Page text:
The top diseases in Chile are primarily noncommunicable and reflect the development and increased urbanization of the country, currently at 89 percent.
One of the most concerning issues in Chile is the high level of income inequality. Chile is the only South American country in the Organization for Economic Cooperation and Development; however, nearly 15 percent of the population lives below the poverty line. Poverty is closely linked with noncommunicable diseases, and high levels of NCDs increase household healthcare costs and hinder efforts to reduce poverty levels. Those in poverty are more likely to use tobacco and have unhealthy diets. The long and expensive treatments associated with NCDs deplete household resources and those in poverty die at a much higher rate due to NCDs compared to their wealthier counterparts. Below are three of the of the top diseases in Chile:
- Ischemic Heart Disease
Ischemic heart disease, also known as coronary heart disease, is caused by reduced blood flow to the heart, often resulting in a heart attack. Some risk factors — such as being male and older — are hereditary. Others that are modifiable behaviors include tobacco use, high cholesterol, obesity, diabetes, high blood pressure and physical inactivity.In 2008, 30 percent of deaths in Chile were due to ischemic heart disease. Through initiatives like the Go Red for Women Campaign, heart disease-related deaths have declined to only eight percent in 2012, though it remains a leading cause of death in the country.
Combined with cardiac disease, diabetes is estimated to be responsible for half of all deaths in Chile. Diabetes causes the most death and disability combined of all diseases in the country and is therefore considered one of the top diseases in Chile to address.In 2003 only 4.2 percent of the population was diagnosed with diabetes; in 2015 that percentage rose to nearly 10 percent. Gestational diabetes has also increased from one percent in 2003 to five percent in 2015. Public health officials in Chile cite being overweight as a major contributor to the rise of diabetes. The cost per person for diabetes care is approximately $1,500. With high levels of income inequality and the disproportionate impact of NCDs on low-income populations, this high cost and rising prevalence are major concerns.
- Ischemic Stroke
Ischemic stroke occurs when a clot obstructs blood flow to the brain, a result of atherosclerosis — the hardening of the arteries due to fat deposits. The risk of stroke can be reduced through increased physical activity, improved diet, weight loss and stopping tobacco use. Deaths due to stroke in Chile are on the rise; as of 2012, they were the leading killer in Chile, accounting for nine percent of all deaths. While heart disease and diabetes are the focus of Chilean public health efforts currently, the rise of ischemic stroke cannot be ignored.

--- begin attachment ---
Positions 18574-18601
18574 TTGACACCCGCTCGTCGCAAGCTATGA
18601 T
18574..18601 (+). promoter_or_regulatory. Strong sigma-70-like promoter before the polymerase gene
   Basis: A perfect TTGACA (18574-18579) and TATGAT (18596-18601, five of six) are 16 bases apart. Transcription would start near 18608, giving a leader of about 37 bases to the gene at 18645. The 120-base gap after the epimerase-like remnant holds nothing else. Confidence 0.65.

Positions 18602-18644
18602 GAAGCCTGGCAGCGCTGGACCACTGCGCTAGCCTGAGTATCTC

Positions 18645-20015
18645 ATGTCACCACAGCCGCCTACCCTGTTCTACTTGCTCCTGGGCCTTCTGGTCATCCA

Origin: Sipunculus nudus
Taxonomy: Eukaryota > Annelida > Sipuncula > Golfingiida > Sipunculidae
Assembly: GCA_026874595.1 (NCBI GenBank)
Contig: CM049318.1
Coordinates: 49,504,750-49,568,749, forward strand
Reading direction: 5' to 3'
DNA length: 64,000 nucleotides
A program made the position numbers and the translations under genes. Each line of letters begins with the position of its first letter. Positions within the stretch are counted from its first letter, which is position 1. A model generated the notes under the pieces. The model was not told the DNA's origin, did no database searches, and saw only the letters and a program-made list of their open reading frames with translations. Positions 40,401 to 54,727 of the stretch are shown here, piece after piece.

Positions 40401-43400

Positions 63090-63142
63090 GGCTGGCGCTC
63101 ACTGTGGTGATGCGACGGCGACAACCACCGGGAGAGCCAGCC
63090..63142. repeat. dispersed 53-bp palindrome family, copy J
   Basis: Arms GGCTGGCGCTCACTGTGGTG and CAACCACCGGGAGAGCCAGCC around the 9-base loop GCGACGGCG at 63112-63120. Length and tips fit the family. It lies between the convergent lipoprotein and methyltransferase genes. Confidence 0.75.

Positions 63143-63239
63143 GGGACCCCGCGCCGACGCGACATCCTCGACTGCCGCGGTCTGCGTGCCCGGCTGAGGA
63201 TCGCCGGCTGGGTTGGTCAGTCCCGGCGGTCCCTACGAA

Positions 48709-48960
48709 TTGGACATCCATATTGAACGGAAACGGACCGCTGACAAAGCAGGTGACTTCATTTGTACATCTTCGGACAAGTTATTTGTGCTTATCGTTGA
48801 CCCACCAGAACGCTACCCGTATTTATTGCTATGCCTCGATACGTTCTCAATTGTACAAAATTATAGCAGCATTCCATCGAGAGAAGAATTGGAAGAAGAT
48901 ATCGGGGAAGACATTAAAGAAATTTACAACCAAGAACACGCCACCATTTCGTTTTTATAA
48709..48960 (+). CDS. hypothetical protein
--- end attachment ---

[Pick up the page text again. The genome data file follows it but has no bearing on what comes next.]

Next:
The most common risk factors for death and disability are dietary risks, high blood pressure, obesity and alcohol and drug use. All these risk factors are modifiable behaviors, and all are large contributors to the three top diseases in Chile. Additionally, almost 30 percent of the population is overweight. Of those individuals over 15 years of age, 76 percent are overweight or obese.
A positive note is that many of the leading causes of death and disability in Chile require similar lifestyle changes – reduction in tobacco usage, increased physical activity and healthier eating habits. Finding effective interventions that promote lifestyle modifications can contribute to the reduction of many of the top diseases in Chile. While Chile implements a tax on tobacco, the only country in the Americas to do so, 39 percent of the population still engages in tobacco use. A comprehensive tobacco law passed in 2013 bans all tobacco advertising, including at the point of sale, as well as requires tobacco prevention education at every level of schooling. The long-term impact of these laws in addition to the tax is to be determined.
To promote healthier eating habits, in 2016 Chile was the first country in the world to require that warning labels be placed on foods high in salt, fat, or sugar content. These labels are in the form of black stop signs, designed to make them more reader friendly. Additionally, items required to be labeled are not permitted to be sold to children under 14 years of age or sold with toy incentives. These items are also not allowed to be sold for purchase in or near schools.
To combat some of the top diseases in Chile, the country is focusing on broad public health measures, particularly those that target the younger population. The country is clearly thinking far ahead, focusing not just on treating diseases currently affecting the adult population, but also attempting to prevent the rise of NCDs as the younger population ages.
– Nicole Toomey